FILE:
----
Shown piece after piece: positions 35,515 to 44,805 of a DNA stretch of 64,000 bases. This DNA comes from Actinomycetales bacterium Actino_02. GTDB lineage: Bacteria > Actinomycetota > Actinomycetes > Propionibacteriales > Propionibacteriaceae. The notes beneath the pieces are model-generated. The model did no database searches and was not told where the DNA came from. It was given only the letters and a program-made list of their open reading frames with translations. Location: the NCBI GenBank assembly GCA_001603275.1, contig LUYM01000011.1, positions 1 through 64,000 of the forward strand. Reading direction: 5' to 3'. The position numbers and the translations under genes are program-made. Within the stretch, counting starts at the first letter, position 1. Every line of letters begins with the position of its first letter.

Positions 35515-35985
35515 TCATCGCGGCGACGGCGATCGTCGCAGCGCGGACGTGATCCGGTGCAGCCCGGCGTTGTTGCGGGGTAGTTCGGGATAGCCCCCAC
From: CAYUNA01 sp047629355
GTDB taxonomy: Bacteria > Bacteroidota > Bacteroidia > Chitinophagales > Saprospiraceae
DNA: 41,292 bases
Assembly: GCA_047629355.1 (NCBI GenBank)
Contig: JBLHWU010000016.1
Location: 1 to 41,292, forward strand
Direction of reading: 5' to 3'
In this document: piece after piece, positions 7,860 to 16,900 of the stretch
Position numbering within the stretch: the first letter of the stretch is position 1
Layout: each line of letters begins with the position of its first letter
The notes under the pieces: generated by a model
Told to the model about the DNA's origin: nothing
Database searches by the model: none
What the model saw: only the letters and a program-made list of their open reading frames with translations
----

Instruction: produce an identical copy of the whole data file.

Shown piece after piece: positions 35,515 to 44,805 of a DNA stretch of 64,000 bases. This DNA comes from Actinomycetales bacterium Actino_02. GTDB lineage: Bacteria > Actinomycetota > Actinomycetes > Propionibacteriales > Propionibacteriaceae. The notes beneath the pieces are model-generated. The model did no database searches and was not told where the DNA came from. It was given only the letters and a program-made list of their open reading frames with translations. Location: the NCBI GenBank assembly GCA_001603275.1, contig LUYM01000011.1, positions 1 through 64,000 of the forward strand. Reading direction: 5' to 3'. The position numbers and the translations under genes are program-made. Within the stretch, counting starts at the first letter, position 1. Every line of letters begins with the position of its first letter.

Positions 35515-35985
35515 TCATCGCGGCGACGGCGATCGTCGCAGCGCGGACGTGATCCGGTGCAGCCCGGCGTTGTTGCGGGGTAGTTCGGGATAGCCCCCAC
From: CAYUNA01 sp047629355
GTDB taxonomy: Bacteria > Bacteroidota > Bacteroidia > Chitinophagales > Saprospiraceae
DNA: 41,292 bases
Assembly: GCA_047629355.1 (NCBI GenBank)
Contig: JBLHWU010000016.1
Location: 1 to 41,292, forward strand
Direction of reading: 5' to 3'
In this document: piece after piece, positions 7,860 to 16,900 of the stretch
Position numbering within the stretch: the first letter of the stretch is position 1
Layout: each line of letters begins with the position of its first letter
The notes under the pieces: generated by a model
Told to the model about the DNA's origin: nothing
Database searches by the model: none
What the model saw: only the letters and a program-made list of their open reading frames with translations